An interesting and appropriate essay for the day. Happy 4th of July to you and your family.
When you have the opportunity, I invite you to read my 4th of July offering at amlifcar41.wordpress.com.
Thanks for sharing that link Alan! I really enjoyed the post (a vicarious picnic, like my vicarious Italian holiday I enjoyed through Patricia’s book The Italian Thing) and I love the quote from Chesterton. He had a lot of great quotes, didn’t he? I need to read more of him. Anyway, I agree with you (and Tevye) about tradition and foundations. I suppose tradition always will be a difficult concept for a relatively new nation whose citizens come from so many different cultures, but there is still much more to unite us than what often threatens to divide us. E Pluribus Unum! (NOT E Pluribus Ultrapluribus!) 😀
Happy 4th to you all. I will write a note to you soon. Hugs to all
Thank you Carolyn! Hope you are doing well. How are your eyes? Love to you and Terry – special red white and blue cyber hugs!
With the anticipation of darkness falling tonight so the brilliant colors flourish in the sky, we think of the reason behind it all, FREEDOM, how well it sounds. Yes, there are the difficult times and decisions to make as a nation but there is the time also to celebrate our liberty and untold blessings that God has blessed us with. Happy 4th of July and we send our love to the family!
Thank you Larry, and ditto to all of it! Happy 4th to all of you too!
Julia, Happy 4th July to you and your family. I enjoyed the David McCullough book about the Adams.
Hope you and your guys are enjoying big fireworks, lots of grilled hot dogs and burgers.:)
Thanks Merry, same to you! We did have some traditional fare. The summer holidays are the only time I allow myself to indulge in one of my favorite, least healthy foods — HOT DOGS! We always have the nitrite-free kind, with whole wheat buns, but it’s still a guilty pleasure. I will simply have to move the McCullough book about Adams up my “to be read” list. I can’t believe I still haven’t read it. Hope your weekend is full of fun!
I also have that book on my shelf, along with several others. Wasn’t Adams also a big plant person? Who was the historical figure in the movie Amadeus (sp?) – played by Anthony Hopkins about the slave ship that mutinied and the crew that went on to lobby for their own freedom? In the movie he was a big plant person.
Wasn’t he one of the Adames?
Michael, if I ever read that book, I might be able to answer the plant question, but I know he and Abigail did have a farm in Braintree. The movie is Amistad, as you correctly stated, and yes, it was about their son John Quincy Adams. Until Barbara Bush, Abigail was the only woman to have been the wife of one president and the mother of another. Like the Bush presidents, the Adams presidents suffered much public condemnation for their convictions in various areas, though the younger Bush did manage to get re-elected, something that the other three did not achieve. I believe that history has largely vindicated some of the unpopular decisions of the Adams presidents. It will be interesting to see if the same thing happens for the Bush presidents, assuming America is still around in 200 years.
Movie is Amistad and he plays J.Q. Adams – a former president and current member of the House of Representatives.
Yes the Wikipedia article on him states he was,” ineffective as a president-leader.” In the movie, he spends a lot of time in his greenhouse- where he even has a very rare-for the time- African violet.
Here’s an interesting quote about John Quincy Adams from the Miller Center at the highly esteemed University of Virginia:
“As the only President to serve in an elected office after his presidency (outside of Andrew Johnson’s brief tenure in the Senate), Adams can be seen as the embodiment of the partisan but principled politician who focused on the antislavery movement as the means of challenging Jacksonian democracy. The same high-minded and rigidly uncompromising stance on moral issues that so weakened his effectiveness as a President served him well as a representative in Congress. In taking up the battle against slavery, Adams greatly redeemed himself in the eyes of history for his failure as a President to shape or reflect a national consensus.’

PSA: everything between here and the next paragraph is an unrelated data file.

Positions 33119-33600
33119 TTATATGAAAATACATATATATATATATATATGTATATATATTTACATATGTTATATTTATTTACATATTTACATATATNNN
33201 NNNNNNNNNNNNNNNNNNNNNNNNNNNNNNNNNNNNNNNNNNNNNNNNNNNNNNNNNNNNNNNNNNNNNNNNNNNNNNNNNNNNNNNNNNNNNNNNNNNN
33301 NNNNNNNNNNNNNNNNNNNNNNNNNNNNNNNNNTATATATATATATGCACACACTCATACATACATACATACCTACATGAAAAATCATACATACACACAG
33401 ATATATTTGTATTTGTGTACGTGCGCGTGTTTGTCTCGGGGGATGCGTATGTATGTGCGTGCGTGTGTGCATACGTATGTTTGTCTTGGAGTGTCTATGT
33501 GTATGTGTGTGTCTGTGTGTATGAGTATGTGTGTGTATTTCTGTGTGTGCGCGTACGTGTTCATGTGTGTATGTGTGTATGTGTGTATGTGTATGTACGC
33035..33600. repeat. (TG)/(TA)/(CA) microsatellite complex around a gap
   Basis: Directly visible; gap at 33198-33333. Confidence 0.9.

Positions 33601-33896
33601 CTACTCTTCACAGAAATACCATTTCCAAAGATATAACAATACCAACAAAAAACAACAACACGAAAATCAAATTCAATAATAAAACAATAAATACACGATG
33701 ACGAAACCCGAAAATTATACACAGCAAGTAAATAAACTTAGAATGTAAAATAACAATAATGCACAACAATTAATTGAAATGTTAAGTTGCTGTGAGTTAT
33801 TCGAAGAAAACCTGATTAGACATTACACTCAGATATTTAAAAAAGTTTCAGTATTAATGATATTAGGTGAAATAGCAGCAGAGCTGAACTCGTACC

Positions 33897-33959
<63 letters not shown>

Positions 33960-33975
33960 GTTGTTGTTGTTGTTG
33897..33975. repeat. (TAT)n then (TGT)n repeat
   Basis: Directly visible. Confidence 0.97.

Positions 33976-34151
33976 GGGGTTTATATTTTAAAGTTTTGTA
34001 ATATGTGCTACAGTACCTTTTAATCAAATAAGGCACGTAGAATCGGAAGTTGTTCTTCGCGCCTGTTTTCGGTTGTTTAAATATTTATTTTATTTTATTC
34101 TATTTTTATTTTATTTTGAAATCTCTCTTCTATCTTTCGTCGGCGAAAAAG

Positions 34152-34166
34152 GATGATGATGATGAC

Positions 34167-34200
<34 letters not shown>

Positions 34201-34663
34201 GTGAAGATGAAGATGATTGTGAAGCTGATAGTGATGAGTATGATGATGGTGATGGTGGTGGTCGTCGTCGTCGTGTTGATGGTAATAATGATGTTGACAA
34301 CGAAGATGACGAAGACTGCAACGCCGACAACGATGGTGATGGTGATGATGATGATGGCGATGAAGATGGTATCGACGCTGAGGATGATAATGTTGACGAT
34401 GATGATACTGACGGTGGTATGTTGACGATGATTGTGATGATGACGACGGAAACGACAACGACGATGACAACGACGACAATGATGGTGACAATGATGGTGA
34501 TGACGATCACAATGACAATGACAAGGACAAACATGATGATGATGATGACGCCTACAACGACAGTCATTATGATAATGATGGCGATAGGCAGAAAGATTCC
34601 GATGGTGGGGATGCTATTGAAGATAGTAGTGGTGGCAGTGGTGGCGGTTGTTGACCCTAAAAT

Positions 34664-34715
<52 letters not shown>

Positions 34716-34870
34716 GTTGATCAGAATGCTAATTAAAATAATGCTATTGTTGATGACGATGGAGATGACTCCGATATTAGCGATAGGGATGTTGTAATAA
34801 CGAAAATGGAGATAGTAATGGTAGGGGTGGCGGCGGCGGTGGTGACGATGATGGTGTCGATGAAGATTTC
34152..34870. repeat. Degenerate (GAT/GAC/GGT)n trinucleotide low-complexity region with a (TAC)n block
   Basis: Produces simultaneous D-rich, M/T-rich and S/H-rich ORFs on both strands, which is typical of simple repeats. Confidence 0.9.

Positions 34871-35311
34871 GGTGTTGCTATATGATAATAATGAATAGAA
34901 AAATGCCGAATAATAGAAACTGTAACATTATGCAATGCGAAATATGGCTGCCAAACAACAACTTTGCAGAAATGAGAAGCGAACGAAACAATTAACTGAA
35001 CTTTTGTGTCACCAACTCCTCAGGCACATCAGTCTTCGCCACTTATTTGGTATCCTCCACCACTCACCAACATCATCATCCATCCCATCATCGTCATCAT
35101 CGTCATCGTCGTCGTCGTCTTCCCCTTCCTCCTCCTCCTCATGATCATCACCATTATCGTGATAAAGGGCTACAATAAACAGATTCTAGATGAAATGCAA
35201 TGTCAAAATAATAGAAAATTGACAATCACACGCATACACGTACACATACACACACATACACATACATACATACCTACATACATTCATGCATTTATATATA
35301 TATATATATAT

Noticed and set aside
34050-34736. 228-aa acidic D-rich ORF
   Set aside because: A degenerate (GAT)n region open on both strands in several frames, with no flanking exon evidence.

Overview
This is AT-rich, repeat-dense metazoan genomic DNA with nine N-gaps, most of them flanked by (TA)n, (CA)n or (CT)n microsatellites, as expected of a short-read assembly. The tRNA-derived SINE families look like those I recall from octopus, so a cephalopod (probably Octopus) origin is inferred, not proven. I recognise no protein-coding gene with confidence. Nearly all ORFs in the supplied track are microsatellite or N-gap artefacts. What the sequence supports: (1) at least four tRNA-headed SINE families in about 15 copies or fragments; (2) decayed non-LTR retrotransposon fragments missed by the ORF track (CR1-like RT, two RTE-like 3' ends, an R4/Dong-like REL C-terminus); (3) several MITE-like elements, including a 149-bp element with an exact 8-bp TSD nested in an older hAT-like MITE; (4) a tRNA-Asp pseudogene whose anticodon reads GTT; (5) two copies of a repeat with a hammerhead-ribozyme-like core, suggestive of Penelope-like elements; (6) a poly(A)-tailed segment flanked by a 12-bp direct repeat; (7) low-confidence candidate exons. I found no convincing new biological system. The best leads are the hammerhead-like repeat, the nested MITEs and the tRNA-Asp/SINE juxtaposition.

It seems he was both ahead of his time (on the slavery question) and behind it (refusing to play politics at a time when such power games were rapidly taking over the electoral landscape). We could do worse than have a man of such inconvenient integrity serving today, though he could never be elected if he had such convictions. But the past two administrations have proven conclusively (in my opinion) that electability is no guarantee of being able to build political consensus, either. However different they may be, George W. Bush and Barack Obama have that dubious distinction in common, unlike their predecessors Reagan and Clinton, whose political skills shone even more after they were elected than before. Not that this means anything in terms of who was right, wrong or neutral. Political skills and conviction (or even competence) do not always go together. But perhaps it’s also a sad commentary about the increased political polarization of the electorate.
I think George Will might agree. Do you see any parallels with President Carter? I still think of him as highly principled and our best ever ex-president. I have read a couple of his books and appreciated his insights on many issues including Israel. You have to give Clinton some props for his political skill and championing of the middle class. Even my father in law who had never voted Democratic like him. Now I wonder if our partisan divide can ever be bridged in some positive manner.
Did you ever get on the UR site yesterday?
Michael, I love Jimmy Carter although it is he who made me vote Republican in 1980, and Reagan who kept me there. In 1976 I was a straight-party-ticket Democrat who voted (and made speeches in college classes) for Carter, and was so sad and disappointed at how his presidency transpired. Voting for Reagan was one of the hardest but easiest things I ever did, if that makes sense. Being a political science major during Carter’s administration, I watched him closely and learned a lot of hard lessons about what makes a man fit for the office; sadly, character is not enough. But I still have a great deal of affection for Jimmy and Rosalyn Carter, not least because I am and always will be a Georgia girl. I enjoyed touring Plains during 1977, and more recently the Carter Center which is not too far from where Drew and Megan live. And I hope someday to make it to one of Carter’s Sunday School classes that he still teaches at the Maranatha Baptist Church in Plains.
NO, I am SO SORRY to say I did not get to the UR site yesterday – I had computer difficulties and spent lots of the day on the phone with Verizon 😦 but thanks for the reminder — I am headed there now!